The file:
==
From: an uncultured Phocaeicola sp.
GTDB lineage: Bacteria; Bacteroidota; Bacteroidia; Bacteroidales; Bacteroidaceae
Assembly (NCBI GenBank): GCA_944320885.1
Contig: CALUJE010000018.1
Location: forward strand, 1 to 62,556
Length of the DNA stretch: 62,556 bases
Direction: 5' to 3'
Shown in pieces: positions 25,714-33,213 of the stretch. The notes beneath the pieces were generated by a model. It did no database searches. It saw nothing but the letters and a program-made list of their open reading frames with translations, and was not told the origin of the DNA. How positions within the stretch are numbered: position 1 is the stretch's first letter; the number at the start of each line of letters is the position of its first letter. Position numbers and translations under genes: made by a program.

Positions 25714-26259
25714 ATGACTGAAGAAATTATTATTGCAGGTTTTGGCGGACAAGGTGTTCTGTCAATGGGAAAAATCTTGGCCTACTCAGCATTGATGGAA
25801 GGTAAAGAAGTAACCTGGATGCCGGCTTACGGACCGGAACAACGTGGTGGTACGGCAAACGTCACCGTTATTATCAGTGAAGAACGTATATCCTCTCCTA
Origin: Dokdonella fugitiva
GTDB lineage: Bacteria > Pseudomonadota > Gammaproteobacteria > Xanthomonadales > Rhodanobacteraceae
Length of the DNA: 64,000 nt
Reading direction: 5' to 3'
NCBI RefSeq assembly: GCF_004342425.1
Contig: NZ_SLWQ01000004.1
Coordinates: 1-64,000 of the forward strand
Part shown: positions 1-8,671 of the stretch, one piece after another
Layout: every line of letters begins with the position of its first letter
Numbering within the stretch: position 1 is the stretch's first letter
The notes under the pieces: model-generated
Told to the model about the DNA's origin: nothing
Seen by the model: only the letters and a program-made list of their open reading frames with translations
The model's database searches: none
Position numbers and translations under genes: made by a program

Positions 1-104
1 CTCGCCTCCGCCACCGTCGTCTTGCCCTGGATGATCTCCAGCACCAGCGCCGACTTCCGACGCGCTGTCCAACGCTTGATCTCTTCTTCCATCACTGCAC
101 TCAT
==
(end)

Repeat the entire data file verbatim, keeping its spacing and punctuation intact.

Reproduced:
From: an uncultured Phocaeicola sp.
GTDB lineage: Bacteria; Bacteroidota; Bacteroidia; Bacteroidales; Bacteroidaceae
Assembly (NCBI GenBank): GCA_944320885.1
Contig: CALUJE010000018.1
Location: forward strand, 1 to 62,556
Length of the DNA stretch: 62,556 bases
Direction: 5' to 3'
Shown in pieces: positions 25,714-33,213 of the stretch. The notes beneath the pieces were generated by a model. It did no database searches. It saw nothing but the letters and a program-made list of their open reading frames with translations, and was not told the origin of the DNA. How positions within the stretch are numbered: position 1 is the stretch's first letter; the number at the start of each line of letters is the position of its first letter. Position numbers and translations under genes: made by a program.

Positions 25714-26259
25714 ATGACTGAAGAAATTATTATTGCAGGTTTTGGCGGACAAGGTGTTCTGTCAATGGGAAAAATCTTGGCCTACTCAGCATTGATGGAA
25801 GGTAAAGAAGTAACCTGGATGCCGGCTTACGGACCGGAACAACGTGGTGGTACGGCAAACGTCACCGTTATTATCAGTGAAGAACGTATATCCTCTCCTA
Origin: Dokdonella fugitiva
GTDB lineage: Bacteria > Pseudomonadota > Gammaproteobacteria > Xanthomonadales > Rhodanobacteraceae
Length of the DNA: 64,000 nt
Reading direction: 5' to 3'
NCBI RefSeq assembly: GCF_004342425.1
Contig: NZ_SLWQ01000004.1
Coordinates: 1-64,000 of the forward strand
Part shown: positions 1-8,671 of the stretch, one piece after another
Layout: every line of letters begins with the position of its first letter
Numbering within the stretch: position 1 is the stretch's first letter
The notes under the pieces: model-generated
Told to the model about the DNA's origin: nothing
Seen by the model: only the letters and a program-made list of their open reading frames with translations
The model's database searches: none
Position numbers and translations under genes: made by a program

Positions 1-104
1 CTCGCCTCCGCCACCGTCGTCTTGCCCTGGATGATCTCCAGCACCAGCGCCGACTTCCGACGCGCTGTCCAACGCTTGATCTCTTCTTCCATCACTGCAC
101 TCAT